If you’re reading this review, chances are you may have some knowledge of the history of this watch. I’ll briefly cover the history for those who don’t really know it.
The Hamilton Pilot Pioneer Mechanical is, in essence, a reissue of the Hamilton W10, which was a military watch popularly issued for Royal Air Force (RAF) pilots. The W10 featured the Broad Arrow mark on the dial, and the Pilot Pioneer does not as it is not a military issued watch. Otherwise, the designs of the two are near identical.
The case measures 33mm x 36mm x 9.95mm, with a lug to lug of 41.6mm, and lug width of 18mm. The case width measurements can be a bit confusing to interpret, so the best way to think of it is the 33mm being the measurement of the case from 12 o’clock to 6 o’clock, and the 36mm being the measurement from 9 o’clock to 3 o’clock (excluding the crown). The result of this correctly sized cushion case is a watch that is supremely comfortable on the wrist. If Hamilton decided to make the case larger than it should be to appeal to the mass market, I would absolutely not have bought this watch.
The case back is solid, which I prefer in this instance as the finishing on the movement is minimal. It’s inscribed with the basics, including the serial number of the watch (which I’ve censored). The water resistance is 100 meters, so I would imagine it is actually something you can swim with if paired with the appropriate strap.
The watch is powered by the caliber H-50, which is absolutely incredible to have in a watch of this price. It is a modified ETA 2801-2 with an advertised power reserve of 80 hours. The winding is buttery smooth, and I’ve been experiencing timing performance at the time of writing this (-2.5 seconds a day).
The dial execution on this watch is simply stunning. It has a beautiful texture that is dynamic in different lighting situations. In dim lighting the dial almost appears to be a flat, deep black, while in brighter lighting the texture is incredibly visible and the dial almost takes on a dark grey color. Faux patina is typically a negative for me, yet on this watch it’s done so well that I think a bright white lume would actually look worse. The legibility is as good as it gets, and this is helped by there being no needless writing on the dial. It simply reads “Hamilton” below the 12 marker, and “Mechanical” above the 6 marker. The dial is protected by a mineral crystal, so just take some extra care not to scratch or otherwise damage the crystal.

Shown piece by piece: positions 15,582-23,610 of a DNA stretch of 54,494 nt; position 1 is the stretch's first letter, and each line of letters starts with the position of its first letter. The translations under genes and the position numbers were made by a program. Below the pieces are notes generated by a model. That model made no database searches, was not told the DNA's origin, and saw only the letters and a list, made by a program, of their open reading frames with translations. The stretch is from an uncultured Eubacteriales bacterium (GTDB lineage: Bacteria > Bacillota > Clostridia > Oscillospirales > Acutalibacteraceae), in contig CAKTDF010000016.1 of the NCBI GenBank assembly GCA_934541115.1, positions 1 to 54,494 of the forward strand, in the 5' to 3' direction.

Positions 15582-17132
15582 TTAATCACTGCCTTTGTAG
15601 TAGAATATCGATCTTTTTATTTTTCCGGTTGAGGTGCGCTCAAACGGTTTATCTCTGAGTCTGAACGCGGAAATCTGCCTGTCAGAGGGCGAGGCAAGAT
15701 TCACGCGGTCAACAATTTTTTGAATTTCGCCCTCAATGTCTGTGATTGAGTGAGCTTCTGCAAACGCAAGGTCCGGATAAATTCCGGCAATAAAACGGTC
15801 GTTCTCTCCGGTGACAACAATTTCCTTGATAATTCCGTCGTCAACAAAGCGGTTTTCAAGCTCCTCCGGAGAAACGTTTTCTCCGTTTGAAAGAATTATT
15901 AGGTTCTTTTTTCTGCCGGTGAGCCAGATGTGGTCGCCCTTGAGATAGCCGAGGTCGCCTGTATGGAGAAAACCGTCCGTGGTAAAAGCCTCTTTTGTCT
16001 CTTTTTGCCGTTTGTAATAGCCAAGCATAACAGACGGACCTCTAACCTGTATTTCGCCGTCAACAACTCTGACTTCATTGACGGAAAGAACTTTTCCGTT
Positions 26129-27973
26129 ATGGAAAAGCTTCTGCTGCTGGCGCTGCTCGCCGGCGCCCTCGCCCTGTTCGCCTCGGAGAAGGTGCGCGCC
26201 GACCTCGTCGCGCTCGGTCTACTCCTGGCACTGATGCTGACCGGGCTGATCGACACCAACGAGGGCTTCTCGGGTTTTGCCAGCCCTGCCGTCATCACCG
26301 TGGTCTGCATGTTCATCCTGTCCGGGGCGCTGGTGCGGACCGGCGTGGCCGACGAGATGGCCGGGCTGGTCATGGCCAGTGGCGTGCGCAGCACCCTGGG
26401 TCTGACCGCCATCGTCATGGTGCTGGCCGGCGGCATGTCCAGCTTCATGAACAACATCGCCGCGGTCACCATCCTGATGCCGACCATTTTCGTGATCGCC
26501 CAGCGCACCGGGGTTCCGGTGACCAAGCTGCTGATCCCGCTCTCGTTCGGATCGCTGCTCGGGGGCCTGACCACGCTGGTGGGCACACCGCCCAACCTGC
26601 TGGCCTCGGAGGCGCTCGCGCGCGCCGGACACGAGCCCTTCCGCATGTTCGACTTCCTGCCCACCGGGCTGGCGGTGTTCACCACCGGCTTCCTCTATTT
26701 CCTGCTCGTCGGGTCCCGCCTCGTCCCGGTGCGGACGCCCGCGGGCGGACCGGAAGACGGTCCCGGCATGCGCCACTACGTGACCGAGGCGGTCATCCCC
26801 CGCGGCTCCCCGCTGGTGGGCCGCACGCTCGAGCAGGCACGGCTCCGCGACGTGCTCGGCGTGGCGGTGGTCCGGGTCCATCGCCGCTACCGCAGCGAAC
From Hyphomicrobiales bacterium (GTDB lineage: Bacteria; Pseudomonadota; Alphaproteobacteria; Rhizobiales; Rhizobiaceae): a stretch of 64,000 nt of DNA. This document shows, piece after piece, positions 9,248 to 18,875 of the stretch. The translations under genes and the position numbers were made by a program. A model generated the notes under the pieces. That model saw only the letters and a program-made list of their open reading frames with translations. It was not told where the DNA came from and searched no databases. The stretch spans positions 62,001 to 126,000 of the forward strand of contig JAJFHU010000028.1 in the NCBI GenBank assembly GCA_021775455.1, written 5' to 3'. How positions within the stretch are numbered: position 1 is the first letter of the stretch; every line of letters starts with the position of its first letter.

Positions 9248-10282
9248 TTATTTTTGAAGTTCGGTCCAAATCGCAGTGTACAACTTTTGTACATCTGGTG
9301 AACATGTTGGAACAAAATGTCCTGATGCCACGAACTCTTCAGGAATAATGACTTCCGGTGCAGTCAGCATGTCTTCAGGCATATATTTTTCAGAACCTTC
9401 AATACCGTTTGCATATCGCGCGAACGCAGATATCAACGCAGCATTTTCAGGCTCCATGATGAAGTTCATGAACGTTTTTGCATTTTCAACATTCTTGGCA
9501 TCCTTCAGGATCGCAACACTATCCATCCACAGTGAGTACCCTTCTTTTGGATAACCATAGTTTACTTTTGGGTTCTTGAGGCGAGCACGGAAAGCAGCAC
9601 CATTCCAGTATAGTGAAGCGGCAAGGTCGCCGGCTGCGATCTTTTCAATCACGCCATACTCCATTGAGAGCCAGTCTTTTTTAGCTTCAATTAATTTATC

The Pilot Pioneer is sold either on a nylon NATO or a leather NATO style strap. I’ve elected to never wear one of my watches on a NATO ever again, so I promptly removed the nylon NATO mine came on and put it on a Molequin Short Smooth Gris strap. If you’re not a fan of NATO straps, I recommend doing something similar.
I’ve owned this Hamilton for just over two weeks at the time of writing, and it is perhaps the best modern watch I’ve ever seen at this price point. The greatest flaws of this watch are not having better strap options, and the printing on the dial is somewhat sloppy in certain spots. The upsides are that the watch is absolutely incredible, and extremely affordable in this crazy world of watches. The Pilot Pioneer Mechanical regularly trades for far less than retail both used and on the grey-market.
Retail Price: $845 (Nylon), $895 (Leather)